Visa Crunch

Immigration: There Has To Be A Smarter, More Humane Way Of Conduct

Santa struggled this holiday season: He was short of elves.

Our ports didn’t have enough workers to unload the ships that were stuck offshore full of gifts. Trucking companies couldn’t find enough drivers to deliver the goods. Stores needed shelf-stockers. Restaurants couldn’t hire enough cooks.

And yet, to our south, thousands of people clamoured to get into the country to do jobs like these.

Our response, year after year? We spend millions of dollars trying to keep them out.

And it isn’t easy. The border patrol, it seems, can’t find enough people, either.

It all seems surreal. But our dynamic, free-market economy has dealt with labour shortages before. It has a solution, although it isn’t pretty. We call it “illegal immigration.”

No one likes illegal immigration. We wring our hands over our failure to stop it. And then we cheerfully hire millions of illegal immigrants to cut our grass, clean hotels, cook food, stock shelves, work in chicken-processing plants and do other low-paying jobs most Americans don’t want.

We think of this as a 21st-century crisis. In fact, our country has been trying and failing to deal with this kind of problem for nearly two centuries.

Back in the 1840s, it was Irish immigrants who did the unpleasant jobs and were unwelcome. We went on to pass laws aimed at keeping out Italians, Germans, Poles, Chinese, Japanese, Pacific Islanders, Mexicans and Jews. First came 19th Century laws aimed at banning almost all Asians. One law specifically banned Chinese women. A 1917 law imposed literacy tests.

Supporters of these laws didn’t hide their goal: to protect ethnic purity. Today, many of us count these immigrants of supposedly low ethnic “standards” among our treasured ancestors.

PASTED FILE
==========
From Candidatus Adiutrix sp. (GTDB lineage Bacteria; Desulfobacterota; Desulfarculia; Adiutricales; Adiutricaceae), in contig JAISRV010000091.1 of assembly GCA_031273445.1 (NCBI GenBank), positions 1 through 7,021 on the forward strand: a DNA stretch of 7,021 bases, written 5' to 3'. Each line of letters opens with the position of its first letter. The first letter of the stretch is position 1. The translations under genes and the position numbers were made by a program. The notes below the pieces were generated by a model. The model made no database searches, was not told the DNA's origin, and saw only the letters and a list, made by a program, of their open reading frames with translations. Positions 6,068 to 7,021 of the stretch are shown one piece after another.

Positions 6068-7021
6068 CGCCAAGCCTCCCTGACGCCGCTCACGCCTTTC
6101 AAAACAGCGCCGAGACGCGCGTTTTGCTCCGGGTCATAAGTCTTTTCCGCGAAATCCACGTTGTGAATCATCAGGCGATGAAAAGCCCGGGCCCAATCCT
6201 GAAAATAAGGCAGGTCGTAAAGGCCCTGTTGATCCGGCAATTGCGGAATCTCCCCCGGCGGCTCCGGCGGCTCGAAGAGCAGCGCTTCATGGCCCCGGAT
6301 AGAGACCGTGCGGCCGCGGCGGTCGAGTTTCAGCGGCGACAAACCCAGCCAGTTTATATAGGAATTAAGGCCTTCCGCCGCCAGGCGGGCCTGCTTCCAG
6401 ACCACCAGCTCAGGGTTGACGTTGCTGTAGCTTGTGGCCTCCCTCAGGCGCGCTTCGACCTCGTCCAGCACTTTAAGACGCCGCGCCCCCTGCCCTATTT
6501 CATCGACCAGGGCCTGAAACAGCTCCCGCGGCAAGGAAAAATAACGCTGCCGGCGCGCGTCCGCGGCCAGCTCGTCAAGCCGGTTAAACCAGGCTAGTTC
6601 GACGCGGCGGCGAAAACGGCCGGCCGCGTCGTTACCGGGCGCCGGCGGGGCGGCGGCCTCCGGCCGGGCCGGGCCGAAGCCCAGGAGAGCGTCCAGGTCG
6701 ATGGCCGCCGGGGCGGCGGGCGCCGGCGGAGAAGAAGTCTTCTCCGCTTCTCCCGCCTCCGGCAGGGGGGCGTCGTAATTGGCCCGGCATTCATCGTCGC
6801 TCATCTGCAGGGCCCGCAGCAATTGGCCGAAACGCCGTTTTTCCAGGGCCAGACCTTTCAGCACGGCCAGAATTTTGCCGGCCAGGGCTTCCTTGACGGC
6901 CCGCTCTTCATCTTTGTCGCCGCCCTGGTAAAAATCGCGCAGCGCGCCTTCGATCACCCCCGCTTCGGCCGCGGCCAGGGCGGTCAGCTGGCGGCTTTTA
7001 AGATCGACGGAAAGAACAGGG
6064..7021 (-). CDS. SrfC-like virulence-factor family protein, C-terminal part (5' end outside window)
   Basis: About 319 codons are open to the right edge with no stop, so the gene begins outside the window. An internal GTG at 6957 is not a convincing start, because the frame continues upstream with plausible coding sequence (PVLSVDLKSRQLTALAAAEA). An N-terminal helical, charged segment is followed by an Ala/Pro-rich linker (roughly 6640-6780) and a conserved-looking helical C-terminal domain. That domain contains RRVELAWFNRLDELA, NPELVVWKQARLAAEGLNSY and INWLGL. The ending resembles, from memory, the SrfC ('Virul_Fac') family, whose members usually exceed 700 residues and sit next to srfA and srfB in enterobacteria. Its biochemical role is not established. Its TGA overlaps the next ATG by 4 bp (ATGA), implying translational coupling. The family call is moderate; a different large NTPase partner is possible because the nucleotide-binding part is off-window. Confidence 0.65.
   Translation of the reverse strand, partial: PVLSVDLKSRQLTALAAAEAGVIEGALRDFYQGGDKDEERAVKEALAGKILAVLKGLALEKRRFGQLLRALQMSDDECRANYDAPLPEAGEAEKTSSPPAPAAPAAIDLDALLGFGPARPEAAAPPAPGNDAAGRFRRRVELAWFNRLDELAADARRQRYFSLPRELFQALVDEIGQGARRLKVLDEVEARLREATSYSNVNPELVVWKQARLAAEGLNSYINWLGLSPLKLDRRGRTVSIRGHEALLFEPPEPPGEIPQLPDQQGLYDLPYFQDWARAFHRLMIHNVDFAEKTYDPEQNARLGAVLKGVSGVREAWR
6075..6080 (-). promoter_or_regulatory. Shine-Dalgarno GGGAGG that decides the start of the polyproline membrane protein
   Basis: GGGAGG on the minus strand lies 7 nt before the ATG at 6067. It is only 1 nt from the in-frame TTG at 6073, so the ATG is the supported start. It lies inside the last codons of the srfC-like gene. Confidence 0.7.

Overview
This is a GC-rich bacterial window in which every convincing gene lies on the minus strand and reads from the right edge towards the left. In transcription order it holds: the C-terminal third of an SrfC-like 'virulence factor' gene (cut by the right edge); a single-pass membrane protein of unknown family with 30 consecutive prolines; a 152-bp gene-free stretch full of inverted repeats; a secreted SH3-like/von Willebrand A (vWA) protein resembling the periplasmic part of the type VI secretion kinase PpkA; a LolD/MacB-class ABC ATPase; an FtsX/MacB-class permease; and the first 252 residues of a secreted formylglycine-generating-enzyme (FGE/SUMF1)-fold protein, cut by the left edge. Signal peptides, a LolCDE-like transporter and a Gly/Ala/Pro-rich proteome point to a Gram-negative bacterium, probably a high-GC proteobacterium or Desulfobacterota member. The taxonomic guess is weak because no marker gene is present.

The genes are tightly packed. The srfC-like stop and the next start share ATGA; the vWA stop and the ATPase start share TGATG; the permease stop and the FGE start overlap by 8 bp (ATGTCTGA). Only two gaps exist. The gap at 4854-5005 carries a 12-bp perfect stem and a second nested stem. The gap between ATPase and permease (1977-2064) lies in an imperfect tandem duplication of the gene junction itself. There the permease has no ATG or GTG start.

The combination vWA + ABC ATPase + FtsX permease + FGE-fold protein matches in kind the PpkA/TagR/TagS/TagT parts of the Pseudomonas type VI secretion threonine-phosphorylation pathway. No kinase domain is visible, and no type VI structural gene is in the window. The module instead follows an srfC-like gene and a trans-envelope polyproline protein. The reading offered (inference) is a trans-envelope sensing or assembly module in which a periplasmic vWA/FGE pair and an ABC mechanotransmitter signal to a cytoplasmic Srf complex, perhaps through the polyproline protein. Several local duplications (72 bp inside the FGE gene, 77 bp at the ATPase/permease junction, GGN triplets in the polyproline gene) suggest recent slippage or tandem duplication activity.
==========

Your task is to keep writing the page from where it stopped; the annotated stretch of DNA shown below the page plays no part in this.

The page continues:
And with demand for labour exceeding population growth, our robust economy finds itself needing immigrant labour again.

There are plenty of proposals for bringing in labour in legal, humane ways. But as in 1854, the anti-immigrant feeling is widespread. So we do nothing and live with an underground, black-market labour system. One could argue that this ugly system gets the job done, more or less. But is it the best we can do?

It is a survival-of-the-fittest arrangement. People in Central America save money from meagre incomes to finance their trips, sometimes paying criminal gangs to help them. They face abuse and even death on their trips. If they don’t get in or are deported, they often try again and again.

Then they live on society’s fringes, doing jobs Americans don’t want, to send money to relatives back home. They attend church. And they have been shown to commit fewer violent crimes than American citizens — perhaps because they are too busy working.

It is true that immigration can be disruptive. Immigrants from Europe and Asia were disruptive, too. They speak foreign languages and bring different foods, music and cultures. They have always been accused of taking jobs from Americans — even during labour shortages like today.

But our country suffers when a part of our economy is based on skirting the law and maintaining an underclass of fearful people.

We need to find a legal way to admit the resourceful, hard-working people our labour force needs. We ought to pay them fair wages, allow them better living conditions and let them stop hiding.

This article originally appeared on Palm Beach Post: Commentary: We need immigrants, so why do we treat them so hatefully?

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